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Local transport

Local Transport

Most of the major cities have excellent local transport. Madrid and Barcelona have extensive bus and metro systems, and other major cities also benefit from generally efficient public transport. By European standards, prices are relatively cheap.


Cities and provincial capitals all have reasonable bus networks. You can buy single tickets (usually between €1 and €2) on the buses or at estancos (tobacconists), but in cities such as Madrid and Barcelona, you are better off buying combined 10-trip tickets that allow the use of a combination of bus and metro, and which work out cheaper per ride. These can be purchased in any metro station and from some tobacconists and newspaper kiosks.

Regular buses run from about 6am to shortly before midnight and even as late as 2am. In the big cities, a night bus service generally kicks in on a limited number of lines in the wee hours. In Madrid they are known as búhos (owls) and in Barcelona more prosaically as nitbusos (night buses).


Madrid has the country’s most extensive metro network. Barcelona has a reasonable system. Valencia, Zaragoza, Bilbao and Seville have limited but nonetheless useful metro (or light rail) systems.

  • Tickets must be bought in metro stations (from counters or vending machines), or sometimes from estancos (tobacconists) or newspaper kiosks.
  • Single tickets cost the same as for buses (around €1.50).
  • Visitors wanting to move around the major cities over a few days are best off getting 10-trip tickets, known in Madrid as Metrobús (€13) and in Barcelona as T-10 (€11).
  • Monthly and seasonal passes are also available.


You can find taxi ranks at train and bus stations, or you can telephone for radio taxis. In larger cities, taxi ranks are also scattered about the centre, and taxis will stop if you hail them in the street – look for the green light and/or the libre sign on the passenger side of the windscreen. The bigger cities are well populated with taxis, although you might have to wait a bit longer on a Friday or Saturday night. No more than four people are allowed in a taxi.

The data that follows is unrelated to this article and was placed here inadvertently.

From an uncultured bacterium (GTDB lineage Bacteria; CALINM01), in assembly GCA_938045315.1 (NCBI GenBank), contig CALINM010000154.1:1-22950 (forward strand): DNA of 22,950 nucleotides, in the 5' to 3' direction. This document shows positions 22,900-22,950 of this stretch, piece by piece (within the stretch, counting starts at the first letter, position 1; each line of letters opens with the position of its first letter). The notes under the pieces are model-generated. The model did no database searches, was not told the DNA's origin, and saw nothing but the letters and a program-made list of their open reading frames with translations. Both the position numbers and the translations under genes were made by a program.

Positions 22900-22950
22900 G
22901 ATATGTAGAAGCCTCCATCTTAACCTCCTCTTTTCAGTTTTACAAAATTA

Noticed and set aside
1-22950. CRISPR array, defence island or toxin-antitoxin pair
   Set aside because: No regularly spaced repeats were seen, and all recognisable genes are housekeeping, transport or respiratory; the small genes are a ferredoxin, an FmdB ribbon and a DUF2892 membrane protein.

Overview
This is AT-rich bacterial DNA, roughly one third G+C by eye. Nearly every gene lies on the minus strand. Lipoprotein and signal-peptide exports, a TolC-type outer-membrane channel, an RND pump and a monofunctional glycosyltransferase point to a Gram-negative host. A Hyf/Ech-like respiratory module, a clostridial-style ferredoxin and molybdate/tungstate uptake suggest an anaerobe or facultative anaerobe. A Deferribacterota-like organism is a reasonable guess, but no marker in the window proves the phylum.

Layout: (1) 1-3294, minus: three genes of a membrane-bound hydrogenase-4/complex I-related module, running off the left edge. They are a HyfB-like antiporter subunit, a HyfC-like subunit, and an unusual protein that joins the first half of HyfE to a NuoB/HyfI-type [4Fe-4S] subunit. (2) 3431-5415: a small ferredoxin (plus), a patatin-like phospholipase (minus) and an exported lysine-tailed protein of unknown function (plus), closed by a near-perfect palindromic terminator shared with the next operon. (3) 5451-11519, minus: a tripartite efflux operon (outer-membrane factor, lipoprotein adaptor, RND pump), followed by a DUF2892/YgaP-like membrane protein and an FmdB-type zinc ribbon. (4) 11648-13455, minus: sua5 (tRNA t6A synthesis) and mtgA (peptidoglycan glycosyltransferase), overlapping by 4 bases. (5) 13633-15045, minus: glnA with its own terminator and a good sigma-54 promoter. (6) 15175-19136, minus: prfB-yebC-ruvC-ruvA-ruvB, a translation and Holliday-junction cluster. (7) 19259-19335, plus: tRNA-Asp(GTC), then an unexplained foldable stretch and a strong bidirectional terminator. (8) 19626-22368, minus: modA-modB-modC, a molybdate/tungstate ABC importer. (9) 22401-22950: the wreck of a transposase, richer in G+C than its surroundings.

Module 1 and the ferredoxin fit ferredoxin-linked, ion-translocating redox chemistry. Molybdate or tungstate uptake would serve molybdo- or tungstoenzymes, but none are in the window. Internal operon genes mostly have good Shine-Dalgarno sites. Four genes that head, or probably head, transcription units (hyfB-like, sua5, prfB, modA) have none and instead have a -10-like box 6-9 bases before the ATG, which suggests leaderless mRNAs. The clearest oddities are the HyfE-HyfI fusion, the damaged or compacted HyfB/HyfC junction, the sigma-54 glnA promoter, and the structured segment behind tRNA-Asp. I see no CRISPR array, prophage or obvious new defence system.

• Daytime flagfall (generally to 10pm) is, for example, €2.40 in Madrid, and up to €2.90 after 9pm to 7am, and on weekends and holidays. You then pay €1.05 to €1.20 per kilometre depending on the time of day.
  • There are airport and (sometimes) luggage surcharges.
  • A cross-town ride in a major city will cost about €10 – absurdly cheap by European standards – while a taxi between the city centre and airport in either Madrid or Barcelona will cost €30 with luggage.

As elsewhere in Europe, Uber's presence in Spain has been controversial, leading to taxi strikes and court orders banning the company. At the time of writing, Uber operates services (either as Uber or UberX) in Madrid and Barcelona.


Trams were stripped out of Spanish cities decades ago, but they’re making a minor comeback in some. Barcelona has a couple of new suburban tram services in addition to its tourist Tramvia Blau run to Tibidabo. Valencia has some useful trams to the beach, while various limited lines also run in Seville, Bilbao, Murcia and, most recently, Zaragoza.

More Information

Spain’s network of train and bus services is one of the best in Europe and there aren’t many places that can’t be reached using one or the other. The tentacles of Spain’s high-speed train network are expanding rapidly, while domestic air services are plentiful over longer distances and on routes that are more complicated by land.